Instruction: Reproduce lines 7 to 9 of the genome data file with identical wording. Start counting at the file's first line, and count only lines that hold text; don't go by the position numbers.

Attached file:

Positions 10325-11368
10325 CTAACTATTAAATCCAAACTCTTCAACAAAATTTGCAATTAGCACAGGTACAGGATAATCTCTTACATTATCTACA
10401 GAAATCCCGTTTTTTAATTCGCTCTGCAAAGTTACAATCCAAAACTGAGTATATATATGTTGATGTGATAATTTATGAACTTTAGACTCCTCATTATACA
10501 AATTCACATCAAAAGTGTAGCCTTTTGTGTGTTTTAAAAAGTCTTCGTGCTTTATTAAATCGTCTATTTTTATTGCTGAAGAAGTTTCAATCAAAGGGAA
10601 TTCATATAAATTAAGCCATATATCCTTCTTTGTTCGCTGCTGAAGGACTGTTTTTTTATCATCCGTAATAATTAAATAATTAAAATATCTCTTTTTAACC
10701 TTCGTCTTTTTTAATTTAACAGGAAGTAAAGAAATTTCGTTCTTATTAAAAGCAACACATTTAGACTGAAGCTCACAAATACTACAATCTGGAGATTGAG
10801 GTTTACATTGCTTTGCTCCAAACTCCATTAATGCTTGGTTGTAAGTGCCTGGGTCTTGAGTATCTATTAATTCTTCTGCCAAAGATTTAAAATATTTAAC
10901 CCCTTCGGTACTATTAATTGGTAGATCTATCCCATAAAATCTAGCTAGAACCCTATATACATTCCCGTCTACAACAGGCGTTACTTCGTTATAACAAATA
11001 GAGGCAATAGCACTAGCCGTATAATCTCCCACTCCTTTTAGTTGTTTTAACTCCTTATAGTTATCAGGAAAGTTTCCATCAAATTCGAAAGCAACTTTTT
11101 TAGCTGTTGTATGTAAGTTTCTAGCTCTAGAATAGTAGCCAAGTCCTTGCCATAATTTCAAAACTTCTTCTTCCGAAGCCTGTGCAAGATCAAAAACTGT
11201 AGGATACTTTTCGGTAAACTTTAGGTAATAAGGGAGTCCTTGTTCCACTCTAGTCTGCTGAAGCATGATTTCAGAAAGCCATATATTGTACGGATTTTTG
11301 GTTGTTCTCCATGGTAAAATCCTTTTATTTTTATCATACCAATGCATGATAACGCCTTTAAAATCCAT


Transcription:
10801 GTTTACATTGCTTTGCTCCAAACTCCATTAATGCTTGGTTGTAAGTGCCTGGGTCTTGAGTATCTATTAATTCTTCTGCCAAAGATTTAAAATATTTAAC
10901 CCCTTCGGTACTATTAATTGGTAGATCTATCCCATAAAATCTAGCTAGAACCCTATATACATTCCCGTCTACAACAGGCGTTACTTCGTTATAACAAATA
11001 GAGGCAATAGCACTAGCCGTATAATCTCCCACTCCTTTTAGTTGTTTTAACTCCTTATAGTTATCAGGAAAGTTTCCATCAAATTCGAAAGCAACTTTTT